The Sun (Lorber Films)
The third film in Aleksandr Sokurov’s continuing “Men in Power” series, impressionistic portraits of dictators and despots that seek to explore the inner lives of enigmatic figures, observes Japanese Emperor Hirohito on the eve of Japan’s defeat in the final days of World War II. As played by Issei Ogata and observed by Sokurov in the both intimate and alienated settings of his Spartan compound, he’s an almost childlike figure trapped in his identity of a living deity and rituals of deference that further separate him from the world. He’s not even allowed to open a door himself, which leads to an almost comic moment when, leaving a meeting with General Douglas MacArthur (Robert Dawson), he is momentarily stymied by the workings of a doorknob. Or is he simply savoring the moment, like a child suddenly allowed to play with a forbidden toy?
Ogata’s performance is a wonder of affectation, distracted (behavior) and moments of dazed confusion, behavior no one would dare comment upon. Yet it’s clear that he is more aware of the contradictions of his position than any of his servants and officials, and that he understands that, in a strange way, Japan’s defeat becomes his opportunity to become a mere mortal. His response is complex, nuanced, and hidden in layers of protocol and ritual, yet it’s obvious that this reluctant Emperor is happiest studying marine biology and rhapsodizing over the wonders of the hermit crab.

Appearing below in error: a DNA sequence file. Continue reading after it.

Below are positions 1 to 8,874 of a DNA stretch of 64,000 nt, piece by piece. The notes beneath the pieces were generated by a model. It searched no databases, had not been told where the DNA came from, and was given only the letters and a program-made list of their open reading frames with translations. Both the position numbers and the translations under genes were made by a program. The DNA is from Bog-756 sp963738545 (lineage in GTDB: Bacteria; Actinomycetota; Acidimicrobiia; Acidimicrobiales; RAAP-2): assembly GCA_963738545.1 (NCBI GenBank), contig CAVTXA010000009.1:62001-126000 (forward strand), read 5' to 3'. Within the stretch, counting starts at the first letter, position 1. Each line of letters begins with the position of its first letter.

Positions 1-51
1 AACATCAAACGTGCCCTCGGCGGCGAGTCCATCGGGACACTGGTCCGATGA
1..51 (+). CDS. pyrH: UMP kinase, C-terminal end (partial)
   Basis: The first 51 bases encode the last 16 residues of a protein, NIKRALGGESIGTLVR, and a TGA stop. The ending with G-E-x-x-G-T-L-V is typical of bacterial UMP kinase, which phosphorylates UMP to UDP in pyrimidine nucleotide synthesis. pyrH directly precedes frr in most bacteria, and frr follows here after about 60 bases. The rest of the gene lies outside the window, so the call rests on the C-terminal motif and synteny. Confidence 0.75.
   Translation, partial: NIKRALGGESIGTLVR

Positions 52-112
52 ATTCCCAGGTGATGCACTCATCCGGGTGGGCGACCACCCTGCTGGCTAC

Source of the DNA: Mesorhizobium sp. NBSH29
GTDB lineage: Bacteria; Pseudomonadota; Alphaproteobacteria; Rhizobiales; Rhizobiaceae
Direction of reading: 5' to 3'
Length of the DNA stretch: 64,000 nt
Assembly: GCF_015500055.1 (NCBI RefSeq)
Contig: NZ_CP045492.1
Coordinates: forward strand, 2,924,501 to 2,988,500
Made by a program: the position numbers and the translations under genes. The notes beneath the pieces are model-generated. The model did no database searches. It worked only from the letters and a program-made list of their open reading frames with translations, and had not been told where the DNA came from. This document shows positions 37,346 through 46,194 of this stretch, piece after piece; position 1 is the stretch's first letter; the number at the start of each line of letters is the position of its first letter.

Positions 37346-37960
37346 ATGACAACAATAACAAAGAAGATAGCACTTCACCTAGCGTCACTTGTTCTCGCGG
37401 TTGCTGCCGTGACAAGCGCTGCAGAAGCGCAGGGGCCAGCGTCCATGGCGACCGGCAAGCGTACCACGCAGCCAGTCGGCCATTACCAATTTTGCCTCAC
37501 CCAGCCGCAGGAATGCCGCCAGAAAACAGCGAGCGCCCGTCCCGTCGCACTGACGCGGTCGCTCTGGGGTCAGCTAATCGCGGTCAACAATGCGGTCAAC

Like the first two films in Sokurov’s “Men in Power” series, Moloch and Taurus (focused on Hitler and Lenin, respectively), The Sun is not a conventional biographical portrait by any definition, but rather a reflection in the inner life of the Emperor, a man who was considered a god by his people and treated as such. The style is dreamy and dislocating, purposefully blurring the passing of time and confusing the sense of space. I’m not sure what Sokurov (who serves as his own cinematographer) does to the digital image, but it has both a hyper-immediacy and an alienated disconnection, and at certain junctures, in place of an hard edit, Sokurov employs a rapid dissolve, like some live television trick used to further throw off our sense of engagement. The hazy, at times murky photography suggests both an unreal existence held together by denial and faith and a world overtaken by the smoking ruins of war (a devastated Tokyo, recreated as an equally dream-like special effect, is briefly glimpsed when the Emperor travels to see MacArthur). As such it’s less a history lesson than an intimate and sympathetic rumination on the man behind the power and the entire belief system brought down by defeat in World War II. In Japanese and English with English subtitles. Includes notes on the film by Aleksandr Sokurov, which are in fact excerpts from an interview presented as pages of onscreen text.